Cropping up with increasing frequency in nightly news reports, data breach incidents are becoming a more pressing threat to address than ever.
With advancing technology, even the smallest amounts of leaked personal or proprietary information can lead to disasters like data breaches.
As a result, it’s essential for business owners to now plan for and protect against these risks that can lead to millions of dollars in losses, potentially irreversible damage to company reputations, and even cripple small businesses entirely.
Although many businesses may now be wondering what they can do to protect themselves, with this in-depth white paper we help to answer these questions, providing companies the breakdown on how various document shredding strategies can minimize the risks for data breaches while keeping company information secure.
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Hackers, identity thieves, and other malicious individuals are constantly finding new ways to penetrate companies’ defenses and steal personal or proprietary information, and besides simply sowing chaos within companies, these data breaches often come with significant financial hardships for businesses.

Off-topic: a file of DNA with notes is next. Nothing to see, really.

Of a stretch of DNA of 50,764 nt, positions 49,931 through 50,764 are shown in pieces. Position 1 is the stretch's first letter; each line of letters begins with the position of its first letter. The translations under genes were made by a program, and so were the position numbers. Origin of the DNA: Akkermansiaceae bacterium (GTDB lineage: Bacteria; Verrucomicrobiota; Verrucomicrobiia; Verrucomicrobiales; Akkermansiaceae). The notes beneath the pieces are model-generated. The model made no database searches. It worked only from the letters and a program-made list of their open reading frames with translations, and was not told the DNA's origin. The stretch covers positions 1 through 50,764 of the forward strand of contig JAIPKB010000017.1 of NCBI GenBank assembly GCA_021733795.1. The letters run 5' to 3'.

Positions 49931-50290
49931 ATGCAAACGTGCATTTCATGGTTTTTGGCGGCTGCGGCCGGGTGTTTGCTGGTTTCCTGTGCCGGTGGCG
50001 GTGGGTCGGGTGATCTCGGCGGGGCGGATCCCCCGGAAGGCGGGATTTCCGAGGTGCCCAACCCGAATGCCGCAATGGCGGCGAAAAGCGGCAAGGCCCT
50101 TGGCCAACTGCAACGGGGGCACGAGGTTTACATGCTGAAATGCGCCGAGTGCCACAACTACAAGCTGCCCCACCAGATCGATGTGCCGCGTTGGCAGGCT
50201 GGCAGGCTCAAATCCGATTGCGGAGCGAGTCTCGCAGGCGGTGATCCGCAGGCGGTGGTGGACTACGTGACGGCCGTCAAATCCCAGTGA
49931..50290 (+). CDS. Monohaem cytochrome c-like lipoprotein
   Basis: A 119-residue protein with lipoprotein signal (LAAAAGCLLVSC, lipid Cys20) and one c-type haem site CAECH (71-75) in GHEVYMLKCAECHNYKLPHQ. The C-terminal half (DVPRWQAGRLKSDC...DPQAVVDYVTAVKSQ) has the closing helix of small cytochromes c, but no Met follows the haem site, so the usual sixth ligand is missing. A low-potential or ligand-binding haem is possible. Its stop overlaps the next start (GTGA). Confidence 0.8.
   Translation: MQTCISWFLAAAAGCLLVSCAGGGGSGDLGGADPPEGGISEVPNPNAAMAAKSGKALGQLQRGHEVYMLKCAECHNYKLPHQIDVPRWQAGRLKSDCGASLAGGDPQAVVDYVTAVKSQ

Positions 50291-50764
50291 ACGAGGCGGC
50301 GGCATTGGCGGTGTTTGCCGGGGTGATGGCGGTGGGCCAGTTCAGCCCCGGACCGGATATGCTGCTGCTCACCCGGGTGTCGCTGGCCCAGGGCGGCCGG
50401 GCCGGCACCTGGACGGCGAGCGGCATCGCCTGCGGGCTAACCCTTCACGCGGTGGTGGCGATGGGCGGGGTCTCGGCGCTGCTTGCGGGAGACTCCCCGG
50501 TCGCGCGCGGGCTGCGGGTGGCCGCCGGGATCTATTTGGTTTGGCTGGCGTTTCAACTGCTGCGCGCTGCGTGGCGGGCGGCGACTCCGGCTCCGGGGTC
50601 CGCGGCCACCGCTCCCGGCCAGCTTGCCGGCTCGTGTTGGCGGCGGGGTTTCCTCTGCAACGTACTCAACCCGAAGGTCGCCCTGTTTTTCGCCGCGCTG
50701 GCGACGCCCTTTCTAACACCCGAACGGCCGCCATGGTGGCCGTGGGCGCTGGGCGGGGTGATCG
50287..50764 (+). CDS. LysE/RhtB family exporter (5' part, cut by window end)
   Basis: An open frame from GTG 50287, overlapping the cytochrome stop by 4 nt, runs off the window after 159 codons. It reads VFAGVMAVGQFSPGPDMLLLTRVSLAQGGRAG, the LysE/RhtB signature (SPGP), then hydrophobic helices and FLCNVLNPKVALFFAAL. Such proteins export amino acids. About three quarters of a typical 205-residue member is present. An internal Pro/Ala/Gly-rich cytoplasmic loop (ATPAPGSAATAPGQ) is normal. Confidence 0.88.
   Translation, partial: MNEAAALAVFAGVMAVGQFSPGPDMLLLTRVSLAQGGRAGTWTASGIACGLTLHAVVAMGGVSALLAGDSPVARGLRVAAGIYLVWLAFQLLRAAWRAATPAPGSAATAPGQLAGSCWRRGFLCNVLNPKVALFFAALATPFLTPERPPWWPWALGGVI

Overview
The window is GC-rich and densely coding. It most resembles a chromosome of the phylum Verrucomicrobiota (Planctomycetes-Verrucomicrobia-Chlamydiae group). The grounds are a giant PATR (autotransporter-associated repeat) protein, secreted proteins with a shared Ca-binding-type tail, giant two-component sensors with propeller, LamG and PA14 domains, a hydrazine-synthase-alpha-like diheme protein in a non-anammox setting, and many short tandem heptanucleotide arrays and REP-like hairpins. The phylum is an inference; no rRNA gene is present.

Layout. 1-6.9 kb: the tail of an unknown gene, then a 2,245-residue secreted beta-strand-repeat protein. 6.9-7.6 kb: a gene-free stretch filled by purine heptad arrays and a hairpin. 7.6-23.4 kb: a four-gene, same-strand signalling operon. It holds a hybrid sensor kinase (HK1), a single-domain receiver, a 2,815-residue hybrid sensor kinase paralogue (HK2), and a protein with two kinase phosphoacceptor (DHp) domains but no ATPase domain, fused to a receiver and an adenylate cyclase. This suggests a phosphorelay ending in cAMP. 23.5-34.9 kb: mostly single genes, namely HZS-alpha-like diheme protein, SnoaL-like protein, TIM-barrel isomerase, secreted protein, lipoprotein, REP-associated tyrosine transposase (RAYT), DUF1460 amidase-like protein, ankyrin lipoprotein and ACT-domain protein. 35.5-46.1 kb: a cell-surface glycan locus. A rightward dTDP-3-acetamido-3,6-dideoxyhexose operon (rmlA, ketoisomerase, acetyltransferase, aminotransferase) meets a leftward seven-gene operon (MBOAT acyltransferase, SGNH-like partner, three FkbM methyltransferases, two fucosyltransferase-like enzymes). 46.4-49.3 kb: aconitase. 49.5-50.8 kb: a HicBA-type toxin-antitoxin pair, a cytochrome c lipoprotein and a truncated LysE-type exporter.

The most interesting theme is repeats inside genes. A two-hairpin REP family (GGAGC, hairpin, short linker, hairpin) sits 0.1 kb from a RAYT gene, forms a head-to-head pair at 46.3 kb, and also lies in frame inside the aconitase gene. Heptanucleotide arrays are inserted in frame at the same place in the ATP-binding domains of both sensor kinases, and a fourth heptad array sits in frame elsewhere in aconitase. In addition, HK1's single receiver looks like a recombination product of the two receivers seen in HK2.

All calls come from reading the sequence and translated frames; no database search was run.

Each year, the cost and impact of data breaches continues to rise—now crossing the $4 million threshold for the average consolidated total cost of a breach as of 2016, with each lost or stolen piece of sensitive information now running an average cost of $158.
Furthermore, according to a recent study nearly 85% of customers refuse to shop or use companies after a data breach, compounding the already significant costs of the breach itself with lost business during a time when the company needs to recover.
With risks for data breaches ranging from accidental misplacement of records to confidential documents being outright stolen, businesses must now ask themselves how they plan to protect against breaches.
This is where paper shredding comes into the picture. Here we take a closer look at how companies are now working to fight back against the threat of data breaches with the help of shredding, and provide insight into the various ways businesses can use document shredding to help safeguard both their sensitive information as well as their business.
While it’s important to ensure documents with personal, proprietary, and any other sensitive information are secured and retained for the necessary time, it’s critical for companies to also account for disposing and shredding these documents.
Once they no longer need to be kept businesses should securely shred documents, and not just because shredding frees-up storage space and keeps offices organized—document shredding is also an essential part of data breach prevention plans.
With potentially irreversible damages to public reputations and the chances for steep fines for noncompliance with data destruction and retention laws, data breaches both directly and indirectly cost companies millions each year.